Speech on the occasion of the remembrance ceremony on 1 May 2022
General Jean-Michel Thomas, President of the CID
Ladies and Gentlemen,
For CID, the International Dachau Committee, founded with the aim of unity and peace at the liberation of the camp 77 years ago, this roll call square of the former concentration camp is a place for reflection and remembrance. Not a podium for political statements.
However, it is impossible not to react and express our painful sympathy and bewilderment in the face of aggression against Ukraine and violations of international law.
It is not my task to fathom the numerous and complex causes of this war. But when it is called a mere "military operation" and its justification is the "denazification" of a part of Europe, it is our duty to express our deep indignation precisely from this place.
Because the use of the word "denazification" is an inadmissible distortion and an intolerable insult to all the victims of Nazism and the concentration camp system of which Dachau concentration camp was the model.
The survivors who are present today are here to bear witness. And the reality is that in addition to Soviet prisoners of war, over 4000 of whom were murdered in Hebertshausen, prisoners of Ukrainian origin were also registered in Dachau concentration camp along with the Russians.
According to estimates of the archive of the concentration camp memorial, of the 25,400 people who were imprisoned as Soviet citizens, at least 65% probably as many as 75% were residents of the Ukrainian Soviet Republic. They were all marked with the same R on their striped clothing.
Let us remember this common suffering, common martyrdom, and common struggle against Nazism until its extermination.
The call for "never again" and for an end to wars was a deep longing cried out by concentration camp survivors when they were liberated.
Despite incomplete progress, as can be seen, this goal remains ever relevant and inevitable for the whole world. The sad events we are witnessing remind some that peace is a precarious, unstable equilibrium that is not achieved once and for all, but must be pursued relentlessly.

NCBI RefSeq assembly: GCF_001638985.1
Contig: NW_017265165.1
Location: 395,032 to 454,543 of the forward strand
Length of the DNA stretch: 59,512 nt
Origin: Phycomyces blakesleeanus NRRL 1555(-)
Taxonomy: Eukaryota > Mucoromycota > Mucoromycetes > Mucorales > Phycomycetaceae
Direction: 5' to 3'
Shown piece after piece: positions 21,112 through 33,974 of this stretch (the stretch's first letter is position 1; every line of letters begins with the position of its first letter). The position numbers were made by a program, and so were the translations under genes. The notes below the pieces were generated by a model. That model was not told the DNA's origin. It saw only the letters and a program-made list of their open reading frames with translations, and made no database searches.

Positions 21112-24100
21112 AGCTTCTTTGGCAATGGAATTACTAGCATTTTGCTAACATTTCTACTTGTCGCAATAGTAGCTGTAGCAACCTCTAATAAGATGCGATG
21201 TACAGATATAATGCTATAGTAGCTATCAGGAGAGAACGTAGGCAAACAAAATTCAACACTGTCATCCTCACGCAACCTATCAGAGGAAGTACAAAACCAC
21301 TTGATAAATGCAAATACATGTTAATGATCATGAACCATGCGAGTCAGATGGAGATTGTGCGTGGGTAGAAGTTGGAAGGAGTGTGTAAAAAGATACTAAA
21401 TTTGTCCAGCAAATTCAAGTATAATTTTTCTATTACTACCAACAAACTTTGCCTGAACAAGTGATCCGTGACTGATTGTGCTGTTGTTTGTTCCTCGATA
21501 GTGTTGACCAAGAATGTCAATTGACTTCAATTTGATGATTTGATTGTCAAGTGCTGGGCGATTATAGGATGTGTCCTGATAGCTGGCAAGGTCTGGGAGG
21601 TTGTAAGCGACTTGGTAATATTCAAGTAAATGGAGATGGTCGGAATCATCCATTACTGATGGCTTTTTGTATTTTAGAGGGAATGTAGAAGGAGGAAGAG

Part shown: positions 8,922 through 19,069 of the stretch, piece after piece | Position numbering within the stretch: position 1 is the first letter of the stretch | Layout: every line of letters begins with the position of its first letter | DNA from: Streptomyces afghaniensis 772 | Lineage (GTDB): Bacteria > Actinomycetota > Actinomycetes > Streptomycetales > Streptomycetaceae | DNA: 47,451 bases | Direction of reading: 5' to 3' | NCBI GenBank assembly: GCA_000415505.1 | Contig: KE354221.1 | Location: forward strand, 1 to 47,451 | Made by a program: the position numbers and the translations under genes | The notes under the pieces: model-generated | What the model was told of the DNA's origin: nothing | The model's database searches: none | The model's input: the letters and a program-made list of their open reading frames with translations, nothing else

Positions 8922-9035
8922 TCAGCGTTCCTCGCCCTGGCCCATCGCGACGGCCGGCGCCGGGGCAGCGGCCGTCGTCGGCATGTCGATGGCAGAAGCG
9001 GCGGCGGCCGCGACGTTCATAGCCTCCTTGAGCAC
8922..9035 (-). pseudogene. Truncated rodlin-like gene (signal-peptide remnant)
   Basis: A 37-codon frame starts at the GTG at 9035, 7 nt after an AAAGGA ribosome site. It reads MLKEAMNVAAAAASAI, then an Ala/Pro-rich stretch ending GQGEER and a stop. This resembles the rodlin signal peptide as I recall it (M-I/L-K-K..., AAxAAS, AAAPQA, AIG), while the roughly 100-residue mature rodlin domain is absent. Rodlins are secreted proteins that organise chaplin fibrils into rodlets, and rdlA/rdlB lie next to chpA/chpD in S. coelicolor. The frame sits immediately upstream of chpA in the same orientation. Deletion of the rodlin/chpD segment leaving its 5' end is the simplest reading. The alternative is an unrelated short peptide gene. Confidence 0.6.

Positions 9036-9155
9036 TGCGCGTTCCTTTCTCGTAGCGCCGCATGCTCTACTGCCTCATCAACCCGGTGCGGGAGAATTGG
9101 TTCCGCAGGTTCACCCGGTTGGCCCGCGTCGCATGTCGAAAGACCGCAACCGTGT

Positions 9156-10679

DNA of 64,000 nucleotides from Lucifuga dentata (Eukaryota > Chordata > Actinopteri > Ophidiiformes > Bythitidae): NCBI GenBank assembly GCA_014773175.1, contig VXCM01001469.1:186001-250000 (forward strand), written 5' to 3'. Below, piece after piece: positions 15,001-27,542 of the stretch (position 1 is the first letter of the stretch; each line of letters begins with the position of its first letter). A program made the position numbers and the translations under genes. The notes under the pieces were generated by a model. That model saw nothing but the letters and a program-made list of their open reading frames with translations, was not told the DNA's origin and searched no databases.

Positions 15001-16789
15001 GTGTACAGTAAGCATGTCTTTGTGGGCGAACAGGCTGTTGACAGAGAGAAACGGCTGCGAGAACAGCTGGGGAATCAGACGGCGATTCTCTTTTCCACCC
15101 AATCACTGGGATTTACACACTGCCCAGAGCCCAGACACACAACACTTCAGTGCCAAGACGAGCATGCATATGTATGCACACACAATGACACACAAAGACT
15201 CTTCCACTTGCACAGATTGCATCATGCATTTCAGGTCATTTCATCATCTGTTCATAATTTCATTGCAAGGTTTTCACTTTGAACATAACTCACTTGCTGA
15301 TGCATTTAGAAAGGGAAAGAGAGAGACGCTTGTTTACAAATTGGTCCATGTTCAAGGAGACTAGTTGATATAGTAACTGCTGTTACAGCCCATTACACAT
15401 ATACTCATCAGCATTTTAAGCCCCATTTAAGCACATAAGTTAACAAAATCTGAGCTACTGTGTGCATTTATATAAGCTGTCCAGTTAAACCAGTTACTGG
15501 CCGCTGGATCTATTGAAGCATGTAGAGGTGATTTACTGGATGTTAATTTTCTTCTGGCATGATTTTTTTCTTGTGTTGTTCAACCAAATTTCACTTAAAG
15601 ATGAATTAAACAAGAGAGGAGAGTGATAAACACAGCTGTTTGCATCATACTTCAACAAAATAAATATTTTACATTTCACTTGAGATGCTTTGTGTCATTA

How can we contribute in a modest way?
First of all, by seeking truth and objectivity By avoiding, for example, to reject dissenting opinions through rash instrumentalizations and simplifications.
The "reductio ad hitlerum," in which an opponent's arguments are disqualified by systematically associating them with Adolf Hitler, is common but unworthy.
National Socialism must not be trivialized. This includes stopping the careless use of the term " fascism " and at the same time calling any totalitarianism by its name.
Above all, however, there is a task that concerns us all and in which we can all participate. It is the mission initiated by the International Dachau Committee and now carried out by the Dachau Memorial and numerous associations and communities.
It is a duty to inform, to teach, to explain, and to tirelessly make our common history, with its many ethnic, religious, national, economic and linguistic aspects, understandable.
This work of mediation is an essential task, an indispensable step that must be continued among all, young people as well as visitors from all over the world, in order to help build peace.
For this task, the efforts and steps taken by the Bavarian Memorials Foundation and the Bavarian state government for the redesign of the Dachau Concentration Camp Memorial are encouraging and promising. Thank you for this landmark decision, we should not let up.
On this path marked out by the survivors, we are fortunate today that three of them will now speak before our common pledge in front of the memorial.
A Frenchman, Jean Lafaurie, president of the Circle of Friends of Eysses, the prison where the resistance fighters and many Spanish prisoners rebelled and were shot or deported to Dachau;
An Italian, Mario Candotto, also a resistance fighter and very active today as a contemporary witness, and a Ukrainian, Borys Zabarko, survivor of the Sharhorod ghetto and president of the Ukrainian Association of Jewish Former Prisoners of the Ghettos and Nazi Concentration Camps. He lives in Kiev and had to flee.
Thank you for your attention.